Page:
...almost sounds as if different atoms could be attributed different levels of neutron-affinity
Neutron affinity wouldn't bring much, because:
- You never have equilibrium situations in a lab. Only brief dynamic situations which end at the first oportunity, not at the best one.
- Under conditions where neutrons could hop from one nucleus to an other, so would protons as well, and alphas... Hence neutron-to-nucleus affinity wouldn't suffice. You'd use the heat of formation of every possible nucleus. That's part of the theory of primordial nucleosynthesis, explaining how much H, D, He, Li, Be result from the big bang - but even the big bang didn't result in an equilibrium.
- Consequently, nuclear people define figures for the dynamic evolution, not for equilibrium situations. They call it "neutron cross-section" (in barns or 10-28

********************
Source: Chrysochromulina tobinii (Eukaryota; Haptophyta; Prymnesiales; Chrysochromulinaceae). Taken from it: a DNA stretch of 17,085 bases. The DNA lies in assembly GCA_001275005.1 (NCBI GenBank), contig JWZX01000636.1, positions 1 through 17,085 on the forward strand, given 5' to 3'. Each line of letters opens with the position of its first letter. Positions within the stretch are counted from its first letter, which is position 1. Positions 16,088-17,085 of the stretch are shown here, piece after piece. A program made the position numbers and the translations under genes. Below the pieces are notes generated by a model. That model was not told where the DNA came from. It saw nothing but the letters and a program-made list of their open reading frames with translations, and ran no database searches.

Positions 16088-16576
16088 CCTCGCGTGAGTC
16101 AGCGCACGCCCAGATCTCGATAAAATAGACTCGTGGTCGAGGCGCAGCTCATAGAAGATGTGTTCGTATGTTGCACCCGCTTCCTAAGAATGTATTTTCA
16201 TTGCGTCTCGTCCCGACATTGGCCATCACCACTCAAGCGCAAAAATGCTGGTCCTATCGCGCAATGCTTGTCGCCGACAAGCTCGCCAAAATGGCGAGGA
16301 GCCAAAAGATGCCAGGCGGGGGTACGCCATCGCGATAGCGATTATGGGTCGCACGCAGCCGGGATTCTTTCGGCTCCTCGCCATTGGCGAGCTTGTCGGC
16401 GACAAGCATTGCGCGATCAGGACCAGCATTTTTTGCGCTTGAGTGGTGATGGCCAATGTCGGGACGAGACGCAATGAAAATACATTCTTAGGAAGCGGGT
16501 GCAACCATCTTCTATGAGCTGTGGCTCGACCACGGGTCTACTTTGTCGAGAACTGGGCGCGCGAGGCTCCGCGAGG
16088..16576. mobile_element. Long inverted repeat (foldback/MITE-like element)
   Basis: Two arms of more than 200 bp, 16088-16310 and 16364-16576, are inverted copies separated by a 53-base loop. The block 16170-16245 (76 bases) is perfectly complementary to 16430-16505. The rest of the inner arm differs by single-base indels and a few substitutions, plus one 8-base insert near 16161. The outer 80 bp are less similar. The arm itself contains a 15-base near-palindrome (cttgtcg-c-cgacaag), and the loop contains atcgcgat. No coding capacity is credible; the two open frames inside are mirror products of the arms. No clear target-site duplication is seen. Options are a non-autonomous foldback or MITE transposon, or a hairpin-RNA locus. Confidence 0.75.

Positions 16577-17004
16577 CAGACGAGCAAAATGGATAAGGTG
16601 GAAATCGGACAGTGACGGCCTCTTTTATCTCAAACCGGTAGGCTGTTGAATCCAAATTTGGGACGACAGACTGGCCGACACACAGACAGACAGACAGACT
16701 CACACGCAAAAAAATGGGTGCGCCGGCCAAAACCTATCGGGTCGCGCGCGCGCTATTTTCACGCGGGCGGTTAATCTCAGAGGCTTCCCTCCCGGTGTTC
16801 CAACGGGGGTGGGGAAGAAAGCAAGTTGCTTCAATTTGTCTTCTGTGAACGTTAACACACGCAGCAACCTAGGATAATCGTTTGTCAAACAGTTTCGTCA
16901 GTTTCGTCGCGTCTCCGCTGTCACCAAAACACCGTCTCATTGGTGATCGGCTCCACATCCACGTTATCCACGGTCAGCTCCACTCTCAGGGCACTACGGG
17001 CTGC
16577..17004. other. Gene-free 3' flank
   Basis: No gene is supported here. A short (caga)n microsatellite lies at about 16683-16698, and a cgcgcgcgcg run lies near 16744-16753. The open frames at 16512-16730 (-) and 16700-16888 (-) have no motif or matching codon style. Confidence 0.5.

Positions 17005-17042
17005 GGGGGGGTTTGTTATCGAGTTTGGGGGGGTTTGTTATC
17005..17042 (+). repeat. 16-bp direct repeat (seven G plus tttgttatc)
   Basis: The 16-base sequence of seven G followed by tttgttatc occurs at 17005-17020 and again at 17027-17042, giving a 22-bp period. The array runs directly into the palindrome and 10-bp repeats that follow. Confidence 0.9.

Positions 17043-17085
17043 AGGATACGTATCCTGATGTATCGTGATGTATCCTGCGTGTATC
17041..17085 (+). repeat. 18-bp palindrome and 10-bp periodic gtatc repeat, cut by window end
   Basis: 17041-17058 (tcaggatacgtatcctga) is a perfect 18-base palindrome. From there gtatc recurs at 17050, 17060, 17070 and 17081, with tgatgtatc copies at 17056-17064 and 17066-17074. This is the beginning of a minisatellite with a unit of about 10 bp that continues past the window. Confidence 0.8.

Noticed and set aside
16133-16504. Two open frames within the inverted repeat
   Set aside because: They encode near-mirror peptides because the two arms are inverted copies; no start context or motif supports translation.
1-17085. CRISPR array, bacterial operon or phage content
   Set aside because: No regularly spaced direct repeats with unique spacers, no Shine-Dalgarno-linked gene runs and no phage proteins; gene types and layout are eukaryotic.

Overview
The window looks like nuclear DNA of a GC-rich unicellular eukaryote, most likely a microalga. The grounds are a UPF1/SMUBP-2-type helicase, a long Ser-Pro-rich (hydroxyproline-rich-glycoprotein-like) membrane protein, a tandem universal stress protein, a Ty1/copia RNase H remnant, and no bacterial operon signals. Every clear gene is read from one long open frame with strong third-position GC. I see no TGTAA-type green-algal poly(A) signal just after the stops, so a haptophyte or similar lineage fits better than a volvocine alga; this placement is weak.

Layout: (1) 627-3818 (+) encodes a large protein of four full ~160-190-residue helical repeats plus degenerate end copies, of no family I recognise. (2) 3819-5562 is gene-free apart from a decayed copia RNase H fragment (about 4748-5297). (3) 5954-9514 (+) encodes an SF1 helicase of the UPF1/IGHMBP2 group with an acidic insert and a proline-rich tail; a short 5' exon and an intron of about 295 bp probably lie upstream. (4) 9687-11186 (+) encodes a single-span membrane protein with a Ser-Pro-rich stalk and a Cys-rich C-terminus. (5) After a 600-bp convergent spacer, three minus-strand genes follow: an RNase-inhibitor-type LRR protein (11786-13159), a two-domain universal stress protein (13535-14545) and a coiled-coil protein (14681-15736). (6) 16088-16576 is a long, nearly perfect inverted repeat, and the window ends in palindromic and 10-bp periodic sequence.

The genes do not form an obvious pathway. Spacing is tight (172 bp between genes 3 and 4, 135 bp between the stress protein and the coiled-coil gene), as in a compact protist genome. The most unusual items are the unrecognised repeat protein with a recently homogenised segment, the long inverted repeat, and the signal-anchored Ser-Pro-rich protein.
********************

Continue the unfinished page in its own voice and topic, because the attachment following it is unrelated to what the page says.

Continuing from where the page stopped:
) and use tables for thermal neutrons, fission neutrons, and sometimes fusion (14MeV) neutrons - or they have curves of cross-section versus energy.
Theories about how neutrons and protons are bond... Basically QCD among quarks, yes, but even n-n, p-p, n-p bonds aren't perfectly clear, and complete nuclei even less so...
The latest I've seen suggests that light nuclei are solids while heavy ones are "liquid", with nucleons delocalized over the whole nucleus. As well, it seems that n-p bonds occur more often than others.
Elementary questions like "why no di-neutron" are still open. Very foggy field.